Frequently Asked Questions

Do I need both backup and disaster recovery?

Yes, it is recommended to run backup and DR solutions in parallel as part of a multi-faceted data protection strategy. Use replication for DR to dramatically limit data loss and downtime during a disruption or ransomware attack—especially important for mission-critical workloads. Many enterprises then use a backup solution for long-term retention, compliance, and archiving, particularly for workloads where longer RPOs and RTOs are tolerable; these backups should typically be made off-hours to avoid performance impact from snapshots. 

Which should I use for instant restores of files, folders, or VMs? 

Replication solutions with a granular journal will typically be better suited for routine, day-to-day restores (sometimes called “operational recovery”). The last good copy of a file or VM state will be only seconds in the past with replication software rather than 12 or 24+ hours old with backup. Although not likely a disaster per se, a DR solution that can instantly restore files, folders, and VMs directly back to their original location will often be much faster than restoring from a periodic snapshotting tool. 

Can I use synchronous replication instead of backup and DR?

No, synchronous replication solutions are not an adequate replacement, although in some situations they can be complementary. They are particularly suited to geographically close locations where latency is not a concern. However, near-synchronous replication with a granular journal ensures easy recoverability even after corrupt data or malware incidents—unlike with synchronous replication, bad data is not immediately propagated to the target site and overwriting previously clean data.

How often should I backup or replicate?

Backup frequency can be highly dependent on business needs, SLAs, and the achievable performance with the backup infrastructure. In general, most enterprises backup daily, usually late at night to avoid disrupting production during working hours. Top-tier replication solutions do not require scheduling, don’t require windows of operation, and are always-on. Their continuous replication ensures 24x7 coverage so that no application goes unprotected.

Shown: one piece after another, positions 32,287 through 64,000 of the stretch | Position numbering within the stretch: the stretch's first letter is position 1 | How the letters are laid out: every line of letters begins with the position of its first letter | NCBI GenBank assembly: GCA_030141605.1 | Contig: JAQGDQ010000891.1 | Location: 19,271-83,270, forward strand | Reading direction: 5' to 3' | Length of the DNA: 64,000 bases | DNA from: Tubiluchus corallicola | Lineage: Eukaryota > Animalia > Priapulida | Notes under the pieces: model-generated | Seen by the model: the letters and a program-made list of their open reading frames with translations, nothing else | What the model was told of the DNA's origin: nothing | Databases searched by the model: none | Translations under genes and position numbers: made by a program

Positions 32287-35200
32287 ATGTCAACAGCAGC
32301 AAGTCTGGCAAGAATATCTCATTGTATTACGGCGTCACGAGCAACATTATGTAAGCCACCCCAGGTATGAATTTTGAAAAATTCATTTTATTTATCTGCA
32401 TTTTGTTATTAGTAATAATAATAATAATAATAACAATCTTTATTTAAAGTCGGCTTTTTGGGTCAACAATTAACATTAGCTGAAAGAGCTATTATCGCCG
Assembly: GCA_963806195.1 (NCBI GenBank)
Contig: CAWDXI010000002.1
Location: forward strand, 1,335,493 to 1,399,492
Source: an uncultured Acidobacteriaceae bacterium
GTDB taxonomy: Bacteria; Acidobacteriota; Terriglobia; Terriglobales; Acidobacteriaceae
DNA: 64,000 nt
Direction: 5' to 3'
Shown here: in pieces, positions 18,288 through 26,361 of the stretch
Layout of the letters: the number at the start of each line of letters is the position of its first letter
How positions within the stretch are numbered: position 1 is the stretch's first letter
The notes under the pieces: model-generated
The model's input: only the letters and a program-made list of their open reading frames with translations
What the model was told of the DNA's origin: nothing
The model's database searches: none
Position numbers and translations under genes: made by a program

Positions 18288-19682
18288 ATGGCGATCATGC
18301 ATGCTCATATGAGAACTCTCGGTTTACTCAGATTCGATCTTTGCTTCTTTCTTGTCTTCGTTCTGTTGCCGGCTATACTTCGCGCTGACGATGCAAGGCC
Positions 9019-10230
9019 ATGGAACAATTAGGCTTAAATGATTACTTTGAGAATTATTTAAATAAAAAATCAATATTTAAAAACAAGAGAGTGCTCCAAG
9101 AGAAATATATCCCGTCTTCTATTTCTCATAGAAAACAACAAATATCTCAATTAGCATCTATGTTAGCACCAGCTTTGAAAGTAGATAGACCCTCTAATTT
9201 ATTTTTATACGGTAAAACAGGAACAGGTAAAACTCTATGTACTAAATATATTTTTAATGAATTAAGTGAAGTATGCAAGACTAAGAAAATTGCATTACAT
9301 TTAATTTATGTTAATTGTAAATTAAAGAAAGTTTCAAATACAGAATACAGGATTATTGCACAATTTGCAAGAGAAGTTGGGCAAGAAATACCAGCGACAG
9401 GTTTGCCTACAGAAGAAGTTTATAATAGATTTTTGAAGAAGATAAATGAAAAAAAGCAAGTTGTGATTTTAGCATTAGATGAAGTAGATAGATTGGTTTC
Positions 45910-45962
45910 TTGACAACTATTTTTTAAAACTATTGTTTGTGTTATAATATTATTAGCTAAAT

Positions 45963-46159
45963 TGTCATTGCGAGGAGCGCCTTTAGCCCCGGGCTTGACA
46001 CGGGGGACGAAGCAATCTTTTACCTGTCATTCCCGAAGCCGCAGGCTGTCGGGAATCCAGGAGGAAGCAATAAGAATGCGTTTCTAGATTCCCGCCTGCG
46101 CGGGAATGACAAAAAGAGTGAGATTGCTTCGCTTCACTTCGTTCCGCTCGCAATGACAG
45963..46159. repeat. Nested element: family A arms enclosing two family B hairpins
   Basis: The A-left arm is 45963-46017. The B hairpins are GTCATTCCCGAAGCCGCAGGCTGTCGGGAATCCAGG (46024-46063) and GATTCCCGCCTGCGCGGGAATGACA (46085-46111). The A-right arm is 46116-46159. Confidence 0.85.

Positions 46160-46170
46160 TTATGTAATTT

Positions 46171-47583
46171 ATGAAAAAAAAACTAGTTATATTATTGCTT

Will replication impact production performance?

A software-only, hypervisor-based replication solution will not impact production performance. The near-synchronous replication that makes up continuous data protection (CDP) only transmits changed blocks, so it is more akin to a trickle of data rather than a deluge. Additionally, enterprise-class replication solutions capture writes before they’re written to storage so there is no interruption in the data path. Replication can act as a low overhead background process that keeps business protected without disrupting the performance of servers and applications.

Zerto for Backup and Replication

Backups are relatively inexpensive ways to maintain some level of protection. However, today’s digital consumers demand an always-on level of service that backups simply cannot provide. Zerto is changing the way companies think about protecting their data, providing a single solution for all your data protection needs. 

Zerto offers a newer, more advanced backup technology—called journaling technology—that lets you replicate data continuously and in real time, recording all your data every few seconds and giving you the lowest RPOs in the industry.

Zerto Solution Overview

Other Resources


Data Replication

Learn more about data replication.

Backup & Recovery

Learn more about backup and recovery.

Backup and Disaster Recovery: Are The Lines Blurring?

While backup is not replication, how different is it from disaster recovery?

What is Zerto?

Learn about Zerto and how it can help you solve your data protection and recovery challenges.